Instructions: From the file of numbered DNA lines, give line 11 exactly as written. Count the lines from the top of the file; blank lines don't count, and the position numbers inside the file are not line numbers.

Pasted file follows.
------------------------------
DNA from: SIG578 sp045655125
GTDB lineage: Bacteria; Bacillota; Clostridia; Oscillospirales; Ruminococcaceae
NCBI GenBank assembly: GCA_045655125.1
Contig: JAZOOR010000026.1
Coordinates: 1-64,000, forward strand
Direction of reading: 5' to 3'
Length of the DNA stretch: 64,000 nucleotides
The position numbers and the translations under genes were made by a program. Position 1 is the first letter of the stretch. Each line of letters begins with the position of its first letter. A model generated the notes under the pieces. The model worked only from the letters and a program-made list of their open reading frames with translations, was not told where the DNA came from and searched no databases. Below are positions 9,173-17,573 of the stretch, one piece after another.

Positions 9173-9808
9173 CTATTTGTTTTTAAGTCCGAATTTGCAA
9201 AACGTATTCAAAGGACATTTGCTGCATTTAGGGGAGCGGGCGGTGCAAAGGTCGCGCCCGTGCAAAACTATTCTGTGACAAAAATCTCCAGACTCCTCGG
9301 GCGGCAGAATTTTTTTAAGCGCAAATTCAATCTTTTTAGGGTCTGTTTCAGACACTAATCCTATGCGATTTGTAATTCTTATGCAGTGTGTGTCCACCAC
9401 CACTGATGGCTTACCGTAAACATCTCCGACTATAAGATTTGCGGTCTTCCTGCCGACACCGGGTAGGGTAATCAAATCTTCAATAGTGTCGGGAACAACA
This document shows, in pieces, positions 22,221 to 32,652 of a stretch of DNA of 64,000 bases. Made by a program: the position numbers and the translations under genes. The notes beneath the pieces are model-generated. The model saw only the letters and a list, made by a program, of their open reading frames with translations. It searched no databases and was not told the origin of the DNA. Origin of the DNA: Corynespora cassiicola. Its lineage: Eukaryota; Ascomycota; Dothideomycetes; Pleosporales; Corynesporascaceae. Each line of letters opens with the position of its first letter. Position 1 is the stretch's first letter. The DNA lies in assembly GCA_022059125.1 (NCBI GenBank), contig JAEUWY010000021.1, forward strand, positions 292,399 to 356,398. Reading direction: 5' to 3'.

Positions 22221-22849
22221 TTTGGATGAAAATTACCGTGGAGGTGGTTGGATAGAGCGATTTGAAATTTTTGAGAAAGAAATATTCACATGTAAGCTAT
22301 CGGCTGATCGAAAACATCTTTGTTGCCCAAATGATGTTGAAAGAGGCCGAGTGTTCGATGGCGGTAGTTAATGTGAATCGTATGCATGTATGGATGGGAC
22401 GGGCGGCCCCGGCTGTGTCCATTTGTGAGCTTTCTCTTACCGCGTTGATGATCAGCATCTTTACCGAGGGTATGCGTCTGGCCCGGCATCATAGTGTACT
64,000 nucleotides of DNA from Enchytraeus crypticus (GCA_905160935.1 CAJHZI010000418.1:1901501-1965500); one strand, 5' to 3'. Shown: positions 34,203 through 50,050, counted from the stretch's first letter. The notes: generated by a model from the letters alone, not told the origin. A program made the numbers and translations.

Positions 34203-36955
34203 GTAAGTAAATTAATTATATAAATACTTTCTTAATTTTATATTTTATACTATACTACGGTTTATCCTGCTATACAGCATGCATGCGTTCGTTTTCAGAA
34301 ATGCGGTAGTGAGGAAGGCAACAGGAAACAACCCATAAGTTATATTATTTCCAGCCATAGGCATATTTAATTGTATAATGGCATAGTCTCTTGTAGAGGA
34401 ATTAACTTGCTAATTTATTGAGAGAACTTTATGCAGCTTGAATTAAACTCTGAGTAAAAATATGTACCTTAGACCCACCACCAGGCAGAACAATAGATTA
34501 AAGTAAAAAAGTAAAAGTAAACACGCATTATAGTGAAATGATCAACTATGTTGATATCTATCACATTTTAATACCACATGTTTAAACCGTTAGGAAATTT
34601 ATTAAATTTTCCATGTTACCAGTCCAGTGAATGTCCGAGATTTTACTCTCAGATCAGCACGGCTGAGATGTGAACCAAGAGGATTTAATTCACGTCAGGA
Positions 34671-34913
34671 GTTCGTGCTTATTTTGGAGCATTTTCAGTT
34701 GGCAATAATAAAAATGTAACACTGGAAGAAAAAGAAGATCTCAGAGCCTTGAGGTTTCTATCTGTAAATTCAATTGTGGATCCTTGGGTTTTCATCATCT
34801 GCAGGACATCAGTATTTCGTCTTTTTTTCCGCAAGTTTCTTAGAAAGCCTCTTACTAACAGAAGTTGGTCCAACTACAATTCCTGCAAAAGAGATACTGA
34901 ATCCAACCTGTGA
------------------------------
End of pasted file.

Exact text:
9201 AACGTATTCAAAGGACATTTGCTGCATTTAGGGGAGCGGGCGGTGCAAAGGTCGCGCCCGTGCAAAACTATTCTGTGACAAAAATCTCCAGACTCCTCGG